IT Trends

4 Steps to Providing More Access in Schools

opening up access to content for students

A frequent conflict that educators have with their IT departments is over access to content for students — content that's often being blocked at the behest of administrators and parents. And many IT directors are becoming less interested in being stuck in the middle. But often IT directors who want more control are trying to protect educators and students from not only what can be seen on the Internet but often what is not seen (viruses, adware and malware).

Is there a compromise that can address all the needs while still protecting everyone?

Firewalls in school environments are often seen as counter to education. The perception of lack of academic freedom of access is often a major concern for educators, as it does not allow for the teachers and students to search without boundaries.

Many districts have worked to find a compromise for this issue, but it still divides some districts. Often it is seen as an all or none situation, either complete freedom or a locked-down system that does not allow students to stretch their experiences. While there are still concerns from some groups, support for more openness is growing, particularly in light of the fact that so many students already have unbounded access on their personal devices, such as smartphones and tablets.

To begin addressing this reality in districts, these are four steps to help everyone feel more comfortable with the access being made available.

Step 1: Open a Conversation
Everyone needs to understand what is at stake. E-rate funding still requires some filtering (if you are receiving these federal funds) and for some districts this can account for thousands of dollars each year.

Administrators and teachers need to know that students now can search the Internet and that there may be images and words that might be objectionable to some that will be seen.

A plan must be prepared on the front side so that when the eventuality happens everyone knows the procedure. Many stakeholders need to be involved. Parents, teachers and administrators need to be involved. At the middle and high school levels students should be engaged as well.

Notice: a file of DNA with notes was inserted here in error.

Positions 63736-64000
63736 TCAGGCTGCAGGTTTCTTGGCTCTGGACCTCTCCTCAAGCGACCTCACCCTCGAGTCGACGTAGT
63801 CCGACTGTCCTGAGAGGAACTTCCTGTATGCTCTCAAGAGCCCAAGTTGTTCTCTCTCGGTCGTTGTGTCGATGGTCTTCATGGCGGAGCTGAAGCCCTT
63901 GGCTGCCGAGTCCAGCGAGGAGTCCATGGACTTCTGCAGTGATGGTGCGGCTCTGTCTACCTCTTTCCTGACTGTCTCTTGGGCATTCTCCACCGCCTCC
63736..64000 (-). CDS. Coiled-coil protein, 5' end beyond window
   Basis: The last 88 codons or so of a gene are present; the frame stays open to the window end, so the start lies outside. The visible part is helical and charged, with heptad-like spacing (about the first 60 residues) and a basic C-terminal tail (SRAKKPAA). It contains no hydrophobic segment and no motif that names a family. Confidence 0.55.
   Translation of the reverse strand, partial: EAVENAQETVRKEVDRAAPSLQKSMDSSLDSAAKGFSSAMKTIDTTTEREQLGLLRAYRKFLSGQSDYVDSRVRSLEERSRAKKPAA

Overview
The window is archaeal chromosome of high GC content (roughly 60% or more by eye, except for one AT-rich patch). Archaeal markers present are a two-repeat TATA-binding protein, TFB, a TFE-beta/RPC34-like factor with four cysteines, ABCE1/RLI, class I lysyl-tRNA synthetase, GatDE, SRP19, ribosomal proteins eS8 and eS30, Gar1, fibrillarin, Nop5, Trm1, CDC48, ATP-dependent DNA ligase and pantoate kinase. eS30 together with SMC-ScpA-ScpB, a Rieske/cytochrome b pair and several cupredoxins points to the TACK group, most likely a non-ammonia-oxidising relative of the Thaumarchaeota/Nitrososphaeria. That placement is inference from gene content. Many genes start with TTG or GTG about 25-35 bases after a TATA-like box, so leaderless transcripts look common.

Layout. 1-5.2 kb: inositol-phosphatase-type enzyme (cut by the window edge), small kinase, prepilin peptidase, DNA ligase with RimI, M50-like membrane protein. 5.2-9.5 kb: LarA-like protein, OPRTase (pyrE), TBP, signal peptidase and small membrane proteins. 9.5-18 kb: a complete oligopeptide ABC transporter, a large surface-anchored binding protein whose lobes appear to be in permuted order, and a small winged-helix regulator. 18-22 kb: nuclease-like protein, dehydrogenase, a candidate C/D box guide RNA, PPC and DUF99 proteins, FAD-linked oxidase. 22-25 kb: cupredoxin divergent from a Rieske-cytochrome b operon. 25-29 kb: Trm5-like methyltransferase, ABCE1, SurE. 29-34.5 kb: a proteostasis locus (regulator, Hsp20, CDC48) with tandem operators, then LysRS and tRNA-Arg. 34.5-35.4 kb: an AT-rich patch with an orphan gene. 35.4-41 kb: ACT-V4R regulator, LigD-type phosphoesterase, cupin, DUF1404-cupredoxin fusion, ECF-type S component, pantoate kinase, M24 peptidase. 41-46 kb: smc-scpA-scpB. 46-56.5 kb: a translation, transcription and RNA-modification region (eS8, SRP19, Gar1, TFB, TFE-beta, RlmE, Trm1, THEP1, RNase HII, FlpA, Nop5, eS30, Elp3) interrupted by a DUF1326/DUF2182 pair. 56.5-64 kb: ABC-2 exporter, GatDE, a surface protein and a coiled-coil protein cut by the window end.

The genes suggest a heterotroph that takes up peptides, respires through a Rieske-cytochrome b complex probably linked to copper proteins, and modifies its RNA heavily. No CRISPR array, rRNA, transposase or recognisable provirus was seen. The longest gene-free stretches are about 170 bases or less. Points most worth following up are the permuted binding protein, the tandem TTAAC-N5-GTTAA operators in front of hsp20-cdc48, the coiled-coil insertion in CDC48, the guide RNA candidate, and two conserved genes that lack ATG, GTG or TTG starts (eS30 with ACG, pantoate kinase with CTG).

Before the gates can be opened more information needs to be shared throughout the school or district. There may be a process to continue to open access as students learn more about the technology and what can and should be used in the classroom.

Step 2: Work with Parents
The group that will have the most concerns and questions will be the parents. Why do we need all these sites open? Who is going to monitor where the students go? If there is an incident what will happen?

All these and other questions will come out, especially at the younger grade levels.

Teachers and administrators need to be able to address each and every one of these questions. There needs to be some level of comfort and confidence that their children will not just be surfing the Internet without guidance. The more that teachers and administrators are knowledgeable and understanding of their concerns the better the situation will be. Use this opportunity to share what the students will be learning about when using these tools.

Step 3: Educate your Faculty
Every staff member who works with students needs to understand where they are searching and how the technology should be used. Computers in a modern classroom are not toys but tools to be used to finding information, taking exams and expanding the possibilities of what they can do in their classes. Some need to go back to the basics on how to evaluate a Web site (just as they do a textbook).